Music comes and music goes. 

But sometimes there comes an artist or band whose music is so powerful it transcends time. 

Amherawdr are no more but they are one of those bands.

The members parted ways many moons ago. 

But their essence is present in their music. It is this essence — that quintessential quality of inspiration — that makes the kind of music that can live on forever. Timeless music that spans beyond its creation into the future where new generations find new meanings. It has happened before and it will happen again.

So it doesn’t matter that Amherawdr have disbanded. The music still lives on and finds purchase in the hearts and souls of receptive black metal fans the world over. Death has no meaning to timeless music.And death shall have no dominion.

Their parting of ways is symbolic of life and death and these themes run through the album. Perhaps that is part of their hypnotic appeal. They dance with death, in the mists of the deep valleys of our Iron-Age ancestors. 

Long over due, the birth of Adorned with the Figures of Snakes expresses the deep yearning of the human soul for some deeper meaning to life. It comes at a time of great upheaval for humanity, in the midst of the 2020 Pandemic. 

There is unrest in many corners of the world. Many see it manifested in the physical world around them, but those who recognise the inner source, go within.

Amherawdr invite you to take that journey with them.

This talented band paint a scene of a magical, pre-christian Briton — one of rich celtic history, druidry and paganism. The melodies evoke a call to descend into the inner world of the soul, shrouded in a veil of darkness.

The album comprises two parts each approximately 20 minutes in length and cannot be considered songs in the traditional sense. They are soliloquies of a broken soul, departing on the only journey that matters in life. The one that begins with the dark night of the soul and leads to the sacred union of soul and spirit.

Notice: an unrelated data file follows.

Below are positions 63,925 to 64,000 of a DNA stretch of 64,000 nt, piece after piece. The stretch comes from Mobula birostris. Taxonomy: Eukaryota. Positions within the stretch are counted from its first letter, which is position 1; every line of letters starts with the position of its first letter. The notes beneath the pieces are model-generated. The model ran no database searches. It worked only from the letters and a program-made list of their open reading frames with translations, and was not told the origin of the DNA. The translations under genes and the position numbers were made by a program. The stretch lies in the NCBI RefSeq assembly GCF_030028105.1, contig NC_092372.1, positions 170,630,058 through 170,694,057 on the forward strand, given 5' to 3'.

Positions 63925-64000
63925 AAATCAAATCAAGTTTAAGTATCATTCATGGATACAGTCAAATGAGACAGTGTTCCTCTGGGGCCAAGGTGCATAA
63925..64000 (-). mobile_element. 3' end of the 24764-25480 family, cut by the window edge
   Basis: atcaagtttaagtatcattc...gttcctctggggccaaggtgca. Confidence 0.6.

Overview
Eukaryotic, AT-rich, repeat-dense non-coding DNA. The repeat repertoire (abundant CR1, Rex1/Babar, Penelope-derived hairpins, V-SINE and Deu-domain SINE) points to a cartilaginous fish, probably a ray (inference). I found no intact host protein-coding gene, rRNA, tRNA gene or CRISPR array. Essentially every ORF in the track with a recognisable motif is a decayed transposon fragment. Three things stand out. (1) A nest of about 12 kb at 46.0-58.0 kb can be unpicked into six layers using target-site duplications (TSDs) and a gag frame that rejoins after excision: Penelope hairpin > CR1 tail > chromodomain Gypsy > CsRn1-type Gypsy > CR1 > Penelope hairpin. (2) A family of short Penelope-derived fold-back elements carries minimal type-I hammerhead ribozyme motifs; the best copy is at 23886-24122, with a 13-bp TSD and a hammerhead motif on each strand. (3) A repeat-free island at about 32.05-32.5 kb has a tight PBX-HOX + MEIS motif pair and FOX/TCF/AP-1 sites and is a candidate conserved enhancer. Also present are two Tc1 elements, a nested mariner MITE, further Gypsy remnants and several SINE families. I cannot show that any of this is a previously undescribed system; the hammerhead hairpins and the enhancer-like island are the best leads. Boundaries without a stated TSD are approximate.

Adorned With the Figures of Snakes tells a story which can only be described as a two-part black metal opera seria, complete with atmospheric overture. Amherawdr masterfully set the stage for the ghosts of our ancestors to return.

Part One opens with surreal soft melody on the background of a babbling brook. Diwrnach plays a 7-string guitar and Ri Orus sings the opening lyrics with a deep-bass voice that reverberates through the speakers and through the body.

It’s peaceful, hypnotic and lulling.  He pulls you in. Deeper:

Through Dumnonian woods… darkish resting veil. 

Hearing the shadow’s voice speak colder than wind-blown snow, 

Strewn and blown upon the wet bone grounds.

Dumnonia is the name given to a Brythonic kingdom led by celtic kings and traditions during the Iron-Age. It’s borders spanned what is now Cornwall, Devon and parts of Dorset and Somerset of the UK. 

In the following lines Diwrnach speaks of the ‘deep valley dweller.’ The name given to those celts who lived in Devon during that age, alluding to the rolling hills of the county.

Already, the music gives me tingles.